Iraqs Divided Loyalties And Bremer

Iraq’s Divided Loyalties and Bremer Walls

Phil Smucker writes perceptively from Baghdad in The Scotsman about the discontents of Iraqis and their ethnic divisions.

I thought his characterization of the difference between US and British patrol strategies interesting, and also had not heard the neologism “Bremer walls” for the concrete barricades behind which Americans have withdrawn.

“Security, not democracy, is the dominant concern of most Iraqis struggling to make ends meet in the post-Saddam era. Whereas British forces remain on constant patrol in the south of the country, in the central regions American forces have largely withdrawn behind massive concrete barriers, nicknamed “Bremmer Walls,” after the top US administrator ambassador Paul Bremmer. When mayhem erupts in the form of a car-bombing or an assault on an Iraqi police station, US and British forces are often nowhere to be seen. “

He interviews Hosam, a young Sunni man from a pro-Saddam family who now serves as a policeman with the Americans. I thought the bit about fisherman tossing grenades in the water instead of patiently waiting for a nibble was priceless. How could you establish security in a country where the fishermen have grenades to spare?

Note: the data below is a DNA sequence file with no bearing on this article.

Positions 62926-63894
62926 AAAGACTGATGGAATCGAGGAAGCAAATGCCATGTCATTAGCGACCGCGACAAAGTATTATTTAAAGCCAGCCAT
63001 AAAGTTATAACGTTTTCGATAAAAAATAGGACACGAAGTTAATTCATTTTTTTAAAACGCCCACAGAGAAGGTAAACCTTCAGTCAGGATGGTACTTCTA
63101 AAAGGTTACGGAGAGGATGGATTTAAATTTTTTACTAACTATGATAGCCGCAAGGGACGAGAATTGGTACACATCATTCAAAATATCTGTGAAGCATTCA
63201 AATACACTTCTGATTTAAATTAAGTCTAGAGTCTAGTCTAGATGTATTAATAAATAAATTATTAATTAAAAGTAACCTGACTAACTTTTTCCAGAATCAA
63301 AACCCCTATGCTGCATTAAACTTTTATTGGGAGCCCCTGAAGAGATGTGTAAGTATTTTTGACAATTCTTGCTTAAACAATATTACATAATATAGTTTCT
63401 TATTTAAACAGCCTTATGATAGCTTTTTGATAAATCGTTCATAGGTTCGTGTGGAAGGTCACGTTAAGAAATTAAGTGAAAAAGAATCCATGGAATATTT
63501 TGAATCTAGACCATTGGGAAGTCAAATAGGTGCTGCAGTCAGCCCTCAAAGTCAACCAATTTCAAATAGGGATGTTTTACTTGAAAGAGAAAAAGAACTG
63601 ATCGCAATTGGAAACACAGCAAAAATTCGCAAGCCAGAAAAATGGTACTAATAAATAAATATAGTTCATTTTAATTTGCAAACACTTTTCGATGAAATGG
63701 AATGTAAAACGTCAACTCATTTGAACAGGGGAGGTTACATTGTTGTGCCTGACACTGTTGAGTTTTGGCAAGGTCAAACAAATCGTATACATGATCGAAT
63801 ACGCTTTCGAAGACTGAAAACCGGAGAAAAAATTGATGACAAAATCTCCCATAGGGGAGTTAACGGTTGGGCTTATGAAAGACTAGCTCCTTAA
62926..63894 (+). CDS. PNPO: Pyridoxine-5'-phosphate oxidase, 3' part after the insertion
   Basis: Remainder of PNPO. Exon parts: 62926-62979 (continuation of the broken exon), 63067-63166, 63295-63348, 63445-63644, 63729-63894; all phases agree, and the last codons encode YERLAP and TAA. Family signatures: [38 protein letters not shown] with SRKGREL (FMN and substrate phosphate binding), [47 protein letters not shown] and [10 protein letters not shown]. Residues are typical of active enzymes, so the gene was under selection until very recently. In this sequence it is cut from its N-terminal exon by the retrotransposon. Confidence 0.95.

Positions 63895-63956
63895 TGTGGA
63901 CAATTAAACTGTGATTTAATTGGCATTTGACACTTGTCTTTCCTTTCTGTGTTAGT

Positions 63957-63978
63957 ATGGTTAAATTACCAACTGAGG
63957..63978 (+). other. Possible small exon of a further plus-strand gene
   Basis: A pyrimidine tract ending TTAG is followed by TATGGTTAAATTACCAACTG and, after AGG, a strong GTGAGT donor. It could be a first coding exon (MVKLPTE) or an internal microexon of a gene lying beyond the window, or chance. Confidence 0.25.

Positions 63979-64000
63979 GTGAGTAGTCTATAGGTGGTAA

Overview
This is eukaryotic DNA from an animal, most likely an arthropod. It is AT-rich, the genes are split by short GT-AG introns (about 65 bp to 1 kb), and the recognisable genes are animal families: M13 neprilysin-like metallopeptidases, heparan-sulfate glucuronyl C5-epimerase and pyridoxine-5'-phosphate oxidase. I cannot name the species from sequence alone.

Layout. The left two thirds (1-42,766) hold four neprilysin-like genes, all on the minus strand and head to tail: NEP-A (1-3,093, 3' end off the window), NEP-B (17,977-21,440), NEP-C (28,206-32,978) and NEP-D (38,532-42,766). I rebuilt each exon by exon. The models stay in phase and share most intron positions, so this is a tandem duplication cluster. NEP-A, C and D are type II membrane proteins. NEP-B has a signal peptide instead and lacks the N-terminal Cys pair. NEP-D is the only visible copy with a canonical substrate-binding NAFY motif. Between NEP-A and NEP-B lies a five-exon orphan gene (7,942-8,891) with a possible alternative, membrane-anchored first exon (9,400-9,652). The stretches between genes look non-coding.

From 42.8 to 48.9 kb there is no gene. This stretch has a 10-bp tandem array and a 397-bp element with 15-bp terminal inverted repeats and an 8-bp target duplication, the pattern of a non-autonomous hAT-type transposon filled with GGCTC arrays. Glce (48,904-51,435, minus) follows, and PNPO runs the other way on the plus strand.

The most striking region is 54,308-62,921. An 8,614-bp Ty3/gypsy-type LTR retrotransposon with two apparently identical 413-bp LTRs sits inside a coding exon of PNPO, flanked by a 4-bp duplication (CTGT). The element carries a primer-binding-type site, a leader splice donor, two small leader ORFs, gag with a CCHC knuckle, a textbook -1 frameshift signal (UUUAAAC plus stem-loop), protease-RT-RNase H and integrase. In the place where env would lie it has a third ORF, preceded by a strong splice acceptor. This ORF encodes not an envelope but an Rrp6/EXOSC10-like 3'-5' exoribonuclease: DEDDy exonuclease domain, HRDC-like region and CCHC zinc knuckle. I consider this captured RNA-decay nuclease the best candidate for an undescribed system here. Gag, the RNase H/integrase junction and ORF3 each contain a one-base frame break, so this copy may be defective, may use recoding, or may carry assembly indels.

“We want an Islamic commander in this country,” [Hosam] says, sitting alongside the Tigris River as fishermen toss their nets across an inlet, while others simply toss grenades in the water, hoping for better results. “Though we have a proud history, Iraq has been a great historical loser.” Another brother in the same family served in one of the Iraqi president’s elite militias . . . He believes that, by serving in the US sponsored force, he is forsaking both Islam and his own nation. “We are in the service of an occupier and so we are betraying our nation,” he says . . .

And this on Sistani’s ability to “finish” the Americans, from a Shiite:

“If America tries to prolong its occupation and upsets Sistani, I think they’ll be finished here,” says Ahmed al-Moussaoui, whose family owns a hotel in the southern Shiite city of Karbala. “He has never expressed any gratitude towards the US presence or intervention here.” ‘

The whole piece is well worth reading.

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